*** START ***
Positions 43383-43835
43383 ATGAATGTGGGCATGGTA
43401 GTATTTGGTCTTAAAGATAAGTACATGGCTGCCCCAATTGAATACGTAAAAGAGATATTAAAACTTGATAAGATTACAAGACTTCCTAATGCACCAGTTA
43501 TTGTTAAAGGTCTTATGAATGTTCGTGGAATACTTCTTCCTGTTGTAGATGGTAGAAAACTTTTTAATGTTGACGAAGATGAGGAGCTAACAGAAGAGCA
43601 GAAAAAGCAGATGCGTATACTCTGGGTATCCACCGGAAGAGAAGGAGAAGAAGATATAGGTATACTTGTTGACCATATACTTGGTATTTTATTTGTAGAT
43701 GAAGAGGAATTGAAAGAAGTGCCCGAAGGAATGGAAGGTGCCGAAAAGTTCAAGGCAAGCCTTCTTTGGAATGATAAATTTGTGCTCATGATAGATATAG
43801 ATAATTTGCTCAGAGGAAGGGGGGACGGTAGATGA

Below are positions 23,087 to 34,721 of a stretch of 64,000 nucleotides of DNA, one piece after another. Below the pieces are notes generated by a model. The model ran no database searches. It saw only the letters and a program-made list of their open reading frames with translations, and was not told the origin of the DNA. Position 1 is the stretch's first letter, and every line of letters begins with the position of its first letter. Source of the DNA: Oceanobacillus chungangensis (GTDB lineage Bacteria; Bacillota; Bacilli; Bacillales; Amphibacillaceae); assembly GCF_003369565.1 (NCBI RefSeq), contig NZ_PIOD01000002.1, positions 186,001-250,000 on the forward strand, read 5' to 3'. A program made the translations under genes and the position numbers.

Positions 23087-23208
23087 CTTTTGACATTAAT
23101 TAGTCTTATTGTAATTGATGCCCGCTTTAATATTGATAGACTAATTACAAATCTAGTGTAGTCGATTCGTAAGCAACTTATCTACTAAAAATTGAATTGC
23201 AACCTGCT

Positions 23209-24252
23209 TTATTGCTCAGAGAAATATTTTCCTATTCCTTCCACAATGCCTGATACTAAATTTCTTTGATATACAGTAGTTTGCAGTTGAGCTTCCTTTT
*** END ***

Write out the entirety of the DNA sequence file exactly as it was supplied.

Positions 43383-43835
43383 ATGAATGTGGGCATGGTA
43401 GTATTTGGTCTTAAAGATAAGTACATGGCTGCCCCAATTGAATACGTAAAAGAGATATTAAAACTTGATAAGATTACAAGACTTCCTAATGCACCAGTTA
43501 TTGTTAAAGGTCTTATGAATGTTCGTGGAATACTTCTTCCTGTTGTAGATGGTAGAAAACTTTTTAATGTTGACGAAGATGAGGAGCTAACAGAAGAGCA
43601 GAAAAAGCAGATGCGTATACTCTGGGTATCCACCGGAAGAGAAGGAGAAGAAGATATAGGTATACTTGTTGACCATATACTTGGTATTTTATTTGTAGAT
43701 GAAGAGGAATTGAAAGAAGTGCCCGAAGGAATGGAAGGTGCCGAAAAGTTCAAGGCAAGCCTTCTTTGGAATGATAAATTTGTGCTCATGATAGATATAG
43801 ATAATTTGCTCAGAGGAAGGGGGGACGGTAGATGA

Below are positions 23,087 to 34,721 of a stretch of 64,000 nucleotides of DNA, one piece after another. Below the pieces are notes generated by a model. The model ran no database searches. It saw only the letters and a program-made list of their open reading frames with translations, and was not told the origin of the DNA. Position 1 is the stretch's first letter, and every line of letters begins with the position of its first letter. Source of the DNA: Oceanobacillus chungangensis (GTDB lineage Bacteria; Bacillota; Bacilli; Bacillales; Amphibacillaceae); assembly GCF_003369565.1 (NCBI RefSeq), contig NZ_PIOD01000002.1, positions 186,001-250,000 on the forward strand, read 5' to 3'. A program made the translations under genes and the position numbers.

Positions 23087-23208
23087 CTTTTGACATTAAT
23101 TAGTCTTATTGTAATTGATGCCCGCTTTAATATTGATAGACTAATTACAAATCTAGTGTAGTCGATTCGTAAGCAACTTATCTACTAAAAATTGAATTGC
23201 AACCTGCT

Positions 23209-24252
23209 TTATTGCTCAGAGAAATATTTTCCTATTCCTTCCACAATGCCTGATACTAAATTTCTTTGATATACAGTAGTTTGCAGTTGAGCTTCCTTTT